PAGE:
CONTENT PREVIEW
C4iSR: Joint & Common Equipment

NRL’s multifunction RF testbed demonstrates antenna sharing and pattern capabilities

01 November 2019
Follow

Northrop Grumman and the US Naval Research Laboratory (NRL) have demonstrated simultaneous multifunction radio frequency (RF) resource management and antenna sharing during testing of a prototype system at NRL's test facility in Chesapeake Beach, Maryland.

The Low-Level Resource Allocation Manager (LLRAM) programme forms one part of the Office of Naval Research's (ONR) long-running Integrated Topside (InTop) Innovative Naval Prototype (INP) programme.

Building on previous multifunction RF systems research, the InTop INP was established to develop a scalable family of integrated multifunction apertures and electronic subsystems able to support radar, electronic warfare (EW), information operations (IO), and communications functions.

The InTop EW/IO/COMMS system deployed at NRL's Chesapeake Bay Detachment served as a testbed for Low-Level Resource Allocation Manager. (Northrop Grumman)The InTop EW/IO/COMMS system deployed at NRL's Chesapeake Bay Detachment served as a testbed for Low-Level Resource Allocation Manager. (Northrop Grumman)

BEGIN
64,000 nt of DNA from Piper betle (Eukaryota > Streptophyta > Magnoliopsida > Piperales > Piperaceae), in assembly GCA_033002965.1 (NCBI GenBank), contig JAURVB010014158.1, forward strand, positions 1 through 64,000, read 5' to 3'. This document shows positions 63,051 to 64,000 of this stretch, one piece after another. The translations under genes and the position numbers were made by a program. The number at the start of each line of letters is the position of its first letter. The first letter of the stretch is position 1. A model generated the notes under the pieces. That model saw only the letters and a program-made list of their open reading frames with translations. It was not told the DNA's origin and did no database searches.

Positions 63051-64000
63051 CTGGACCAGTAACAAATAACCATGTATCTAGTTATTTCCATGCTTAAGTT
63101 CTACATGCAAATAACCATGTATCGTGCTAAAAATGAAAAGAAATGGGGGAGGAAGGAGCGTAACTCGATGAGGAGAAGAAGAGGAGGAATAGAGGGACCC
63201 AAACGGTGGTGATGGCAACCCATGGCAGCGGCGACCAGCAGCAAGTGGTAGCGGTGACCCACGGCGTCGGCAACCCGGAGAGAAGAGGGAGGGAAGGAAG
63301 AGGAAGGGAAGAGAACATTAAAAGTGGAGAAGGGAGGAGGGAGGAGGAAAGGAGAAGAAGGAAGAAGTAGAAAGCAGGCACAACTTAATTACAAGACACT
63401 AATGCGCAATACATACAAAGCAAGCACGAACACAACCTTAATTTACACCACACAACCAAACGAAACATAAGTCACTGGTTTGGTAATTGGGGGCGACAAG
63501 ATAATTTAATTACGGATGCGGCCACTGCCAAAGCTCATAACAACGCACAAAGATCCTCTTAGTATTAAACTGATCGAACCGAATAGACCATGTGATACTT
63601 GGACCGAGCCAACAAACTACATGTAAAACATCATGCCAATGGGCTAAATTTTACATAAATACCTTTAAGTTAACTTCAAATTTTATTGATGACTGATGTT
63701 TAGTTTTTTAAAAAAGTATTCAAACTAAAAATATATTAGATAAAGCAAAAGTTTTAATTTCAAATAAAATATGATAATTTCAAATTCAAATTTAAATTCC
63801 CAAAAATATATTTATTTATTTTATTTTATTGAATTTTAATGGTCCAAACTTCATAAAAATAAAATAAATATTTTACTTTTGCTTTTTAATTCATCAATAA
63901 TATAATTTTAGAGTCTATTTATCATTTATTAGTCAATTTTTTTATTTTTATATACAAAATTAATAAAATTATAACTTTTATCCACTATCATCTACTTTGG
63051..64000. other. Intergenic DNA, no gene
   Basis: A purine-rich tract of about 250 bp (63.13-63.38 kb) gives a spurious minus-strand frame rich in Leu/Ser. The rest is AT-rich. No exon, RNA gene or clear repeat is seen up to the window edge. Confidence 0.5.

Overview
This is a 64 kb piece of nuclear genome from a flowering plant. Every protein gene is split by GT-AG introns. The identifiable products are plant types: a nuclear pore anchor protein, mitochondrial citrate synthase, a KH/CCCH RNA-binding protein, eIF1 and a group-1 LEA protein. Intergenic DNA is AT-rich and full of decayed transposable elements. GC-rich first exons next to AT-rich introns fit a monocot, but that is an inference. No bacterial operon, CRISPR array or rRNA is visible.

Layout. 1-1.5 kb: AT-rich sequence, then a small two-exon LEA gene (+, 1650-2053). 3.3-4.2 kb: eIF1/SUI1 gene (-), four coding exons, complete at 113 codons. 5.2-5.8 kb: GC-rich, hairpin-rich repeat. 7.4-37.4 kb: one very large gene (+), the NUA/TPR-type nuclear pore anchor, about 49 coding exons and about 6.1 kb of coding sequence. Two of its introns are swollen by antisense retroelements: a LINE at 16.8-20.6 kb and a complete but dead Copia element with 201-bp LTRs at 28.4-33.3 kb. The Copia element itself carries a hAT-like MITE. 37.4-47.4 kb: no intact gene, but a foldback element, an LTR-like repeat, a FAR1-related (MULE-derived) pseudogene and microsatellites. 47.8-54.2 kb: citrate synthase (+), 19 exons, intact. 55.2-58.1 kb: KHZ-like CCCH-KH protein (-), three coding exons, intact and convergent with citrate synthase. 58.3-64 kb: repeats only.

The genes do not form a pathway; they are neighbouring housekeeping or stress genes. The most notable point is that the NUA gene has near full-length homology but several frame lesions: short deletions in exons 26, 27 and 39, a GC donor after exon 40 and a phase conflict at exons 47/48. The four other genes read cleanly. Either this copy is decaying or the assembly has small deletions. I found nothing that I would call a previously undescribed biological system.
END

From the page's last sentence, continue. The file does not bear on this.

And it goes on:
Developed by Northrop Grumman since 2011, the LLRAM manages resource allocation, prioritisation, calibration, and frequency deconfliction system-wide to optimise RF performance. It has been integrated with a Multibeam EW/IO/COMMS advanced development model (ADM), also build by Northrop Grumman. The EW/IO/COMMS system prototype leverages four wide-band active electronically scanned array antennas (low-band transmit/receive and high-band transmit/receive) covering C - mmW bands.

According to Northrop Grumman, the company completed a critical test of the LLRAM and Multibeam EW/IO/COMMS ADM during September 2019 at NRL's Chesapeake Bay Detachment. "LLRAM in conjunction with the [EW/IO/COMMS] system demonstrated the simultaneous sharing of a single antenna, while flexing its adaptable size and antenna pattern capabilities, and performing a mission that would have required multiple dedicated antennas in the past," the company said in a 28 October statement, adding: "The significance of the test is to enable future antenna reductions on ships that are already capacity-constrained, allowing for more advanced…capabilities in an ever-increasingly complex [RF] environment."

Want to read more? For analysis on this article and access to all our insight content, please enquire about our subscription options at ihsmarkit.com/janes





(281 of 378 words)
ADVERTISEMENT
ADVERTISEMENT
ADVERTISEMENT